BEIJING (Reuters) - China has no intention of altering its "correct" policies in the restive region of Tibet as they have brought unprecedented achievements, a government white paper said on Tuesday, slamming the romanticised notion Tibet was once an idyllic fairyland.
China has long defended its iron-fisted rule in remote and mountainous Tibet, saying the region suffered from dire poverty, brutal exploitation of serfs and economic stagnation until 1950, when Communist troops "peacefully liberated" Tibet and introduced "democratic reforms" in 1959.
When President Xi Jinping took office earlier this year there had been expectations in some quarters he may take a softer line on Tibet, partly because his late father, a reformist vice premier, had a close bond with the Dalai Lama.
But Xi has shown no sign of changing course in Tibet.
In a lengthy policy paper carried by the official Xinhua news agency, the government said that Tibet under Chinese rule had achieved a great deal.
"Today's Tibet is developing economically, making progress politically, has a flourishing culture, a harmonious society and a good environment; its people are happy and healthy," it said.
"Tibet's development cannot be separated from this correct path," the white paper added.
Tibetan exiles and rights groups say that China tramples on Tibet's culture, religion, language and environment, and has committed grievous abuses to ensure Beijing's rule.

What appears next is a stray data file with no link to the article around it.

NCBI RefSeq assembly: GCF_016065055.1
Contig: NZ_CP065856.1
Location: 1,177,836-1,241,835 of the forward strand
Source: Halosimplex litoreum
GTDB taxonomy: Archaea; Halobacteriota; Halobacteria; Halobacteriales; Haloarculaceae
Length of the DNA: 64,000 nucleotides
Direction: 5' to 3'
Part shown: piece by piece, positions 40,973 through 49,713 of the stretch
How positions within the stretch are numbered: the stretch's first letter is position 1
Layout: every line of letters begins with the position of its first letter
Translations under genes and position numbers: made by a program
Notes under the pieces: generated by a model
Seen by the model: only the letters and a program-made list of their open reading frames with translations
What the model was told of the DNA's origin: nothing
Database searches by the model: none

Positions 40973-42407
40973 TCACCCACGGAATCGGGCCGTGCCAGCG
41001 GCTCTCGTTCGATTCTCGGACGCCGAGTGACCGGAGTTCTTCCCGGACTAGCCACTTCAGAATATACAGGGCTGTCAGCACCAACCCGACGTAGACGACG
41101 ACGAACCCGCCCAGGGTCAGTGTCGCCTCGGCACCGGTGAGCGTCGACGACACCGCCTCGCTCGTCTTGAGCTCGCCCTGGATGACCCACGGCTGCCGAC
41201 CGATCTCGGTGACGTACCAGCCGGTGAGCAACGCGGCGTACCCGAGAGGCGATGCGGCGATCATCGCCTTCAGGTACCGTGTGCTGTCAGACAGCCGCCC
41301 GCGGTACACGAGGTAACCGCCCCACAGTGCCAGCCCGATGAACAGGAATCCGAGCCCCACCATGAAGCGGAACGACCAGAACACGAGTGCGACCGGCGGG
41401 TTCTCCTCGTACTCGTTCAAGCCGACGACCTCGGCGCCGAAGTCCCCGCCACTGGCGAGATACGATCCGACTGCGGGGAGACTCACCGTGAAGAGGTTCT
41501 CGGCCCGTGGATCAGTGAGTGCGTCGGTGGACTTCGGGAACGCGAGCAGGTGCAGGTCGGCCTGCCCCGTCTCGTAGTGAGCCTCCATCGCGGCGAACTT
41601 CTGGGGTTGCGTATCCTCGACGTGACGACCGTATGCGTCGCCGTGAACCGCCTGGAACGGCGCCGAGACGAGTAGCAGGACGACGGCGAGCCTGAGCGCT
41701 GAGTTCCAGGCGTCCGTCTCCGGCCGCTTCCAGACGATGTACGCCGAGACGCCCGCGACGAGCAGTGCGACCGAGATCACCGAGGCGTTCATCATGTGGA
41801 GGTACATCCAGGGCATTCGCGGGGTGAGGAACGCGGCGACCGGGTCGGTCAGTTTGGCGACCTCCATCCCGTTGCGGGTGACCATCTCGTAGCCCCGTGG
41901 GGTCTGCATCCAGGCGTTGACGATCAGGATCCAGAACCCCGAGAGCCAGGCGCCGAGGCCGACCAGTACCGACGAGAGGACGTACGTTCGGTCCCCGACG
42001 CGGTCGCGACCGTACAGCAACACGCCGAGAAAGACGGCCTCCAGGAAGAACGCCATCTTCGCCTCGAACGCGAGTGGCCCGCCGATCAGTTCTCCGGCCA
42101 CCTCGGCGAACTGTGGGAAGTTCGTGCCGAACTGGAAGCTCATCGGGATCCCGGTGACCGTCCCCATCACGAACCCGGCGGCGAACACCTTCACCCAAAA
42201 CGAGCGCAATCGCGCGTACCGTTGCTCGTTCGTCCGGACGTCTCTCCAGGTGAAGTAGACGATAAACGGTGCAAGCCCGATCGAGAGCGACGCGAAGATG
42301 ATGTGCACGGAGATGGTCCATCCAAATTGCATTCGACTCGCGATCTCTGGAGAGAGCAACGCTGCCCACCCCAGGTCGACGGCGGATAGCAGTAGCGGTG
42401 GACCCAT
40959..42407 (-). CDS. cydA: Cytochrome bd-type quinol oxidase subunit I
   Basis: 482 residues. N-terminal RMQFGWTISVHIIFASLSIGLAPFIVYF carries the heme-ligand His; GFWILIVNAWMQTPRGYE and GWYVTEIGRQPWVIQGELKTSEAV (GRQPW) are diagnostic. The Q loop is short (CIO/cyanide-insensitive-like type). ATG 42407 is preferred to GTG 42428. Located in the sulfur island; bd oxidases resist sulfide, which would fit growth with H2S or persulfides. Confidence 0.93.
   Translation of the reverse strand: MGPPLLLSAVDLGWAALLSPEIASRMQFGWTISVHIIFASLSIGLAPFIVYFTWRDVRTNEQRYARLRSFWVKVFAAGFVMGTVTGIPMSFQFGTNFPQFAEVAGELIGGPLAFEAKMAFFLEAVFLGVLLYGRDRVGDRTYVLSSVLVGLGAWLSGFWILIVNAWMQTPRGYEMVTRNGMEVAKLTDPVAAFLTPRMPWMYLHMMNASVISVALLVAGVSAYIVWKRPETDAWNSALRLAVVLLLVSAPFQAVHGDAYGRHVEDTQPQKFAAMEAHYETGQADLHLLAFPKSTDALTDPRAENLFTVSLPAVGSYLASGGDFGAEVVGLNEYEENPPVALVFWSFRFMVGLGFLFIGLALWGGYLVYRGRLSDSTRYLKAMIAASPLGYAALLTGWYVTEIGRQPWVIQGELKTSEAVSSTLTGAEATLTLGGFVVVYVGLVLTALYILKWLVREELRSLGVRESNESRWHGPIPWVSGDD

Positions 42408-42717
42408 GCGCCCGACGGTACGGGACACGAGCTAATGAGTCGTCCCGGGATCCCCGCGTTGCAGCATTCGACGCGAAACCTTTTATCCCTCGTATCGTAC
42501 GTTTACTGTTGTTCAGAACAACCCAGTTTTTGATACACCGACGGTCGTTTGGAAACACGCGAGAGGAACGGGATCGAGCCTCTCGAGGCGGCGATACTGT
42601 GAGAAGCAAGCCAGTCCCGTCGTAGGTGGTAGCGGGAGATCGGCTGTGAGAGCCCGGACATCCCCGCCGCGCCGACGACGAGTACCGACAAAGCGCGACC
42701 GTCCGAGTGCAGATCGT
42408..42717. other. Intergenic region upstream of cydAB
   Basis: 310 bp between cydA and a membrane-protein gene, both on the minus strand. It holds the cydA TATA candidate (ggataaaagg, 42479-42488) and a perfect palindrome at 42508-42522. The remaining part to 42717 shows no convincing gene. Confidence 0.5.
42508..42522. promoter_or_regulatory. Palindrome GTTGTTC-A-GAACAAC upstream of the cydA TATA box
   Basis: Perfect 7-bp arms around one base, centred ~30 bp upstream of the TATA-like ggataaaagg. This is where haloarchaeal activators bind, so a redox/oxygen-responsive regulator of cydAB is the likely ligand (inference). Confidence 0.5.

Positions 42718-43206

Tensions in China's Tibetan regions are at their highest in years after a spate of self-immolation protests by Tibetans, which have led to an intensified security crackdown.
More than 120 Tibetans have set themselves alight since 2009, mainly in heavily ethnic Tibetan areas of Sichuan, Gansu and Qinghai provinces rather than in what China terms the Tibet Autonomous Region. Most have died.
The white paper rejected the criticism, saying that "any fair-minded person would be filled with amazement" at the advancements China has bought to Tibet.
"There are some others in the world who intentionally distort the past and present of Tibet due to their ideological bias or out of consideration for their self interests. They created a 'Shangri-La' myth, wishing to keep Tibet in a backward primitive state forever," the white paper added.
It repeated China's assertion that exiled Tibetan spiritual leader the Dalai Lama is intent on pushing for Tibet's independence to sabotage its development and stability.
The Dalai Lama, who fled China in 1959 after an abortive uprising against Chinese rule, is considered a violent separatist by Beijing. The India-based Dalai Lama says he is merely seeking greater autonomy for his Himalayan homeland.
(Reporting by Ben Blanchard; Editing by Michael Perry)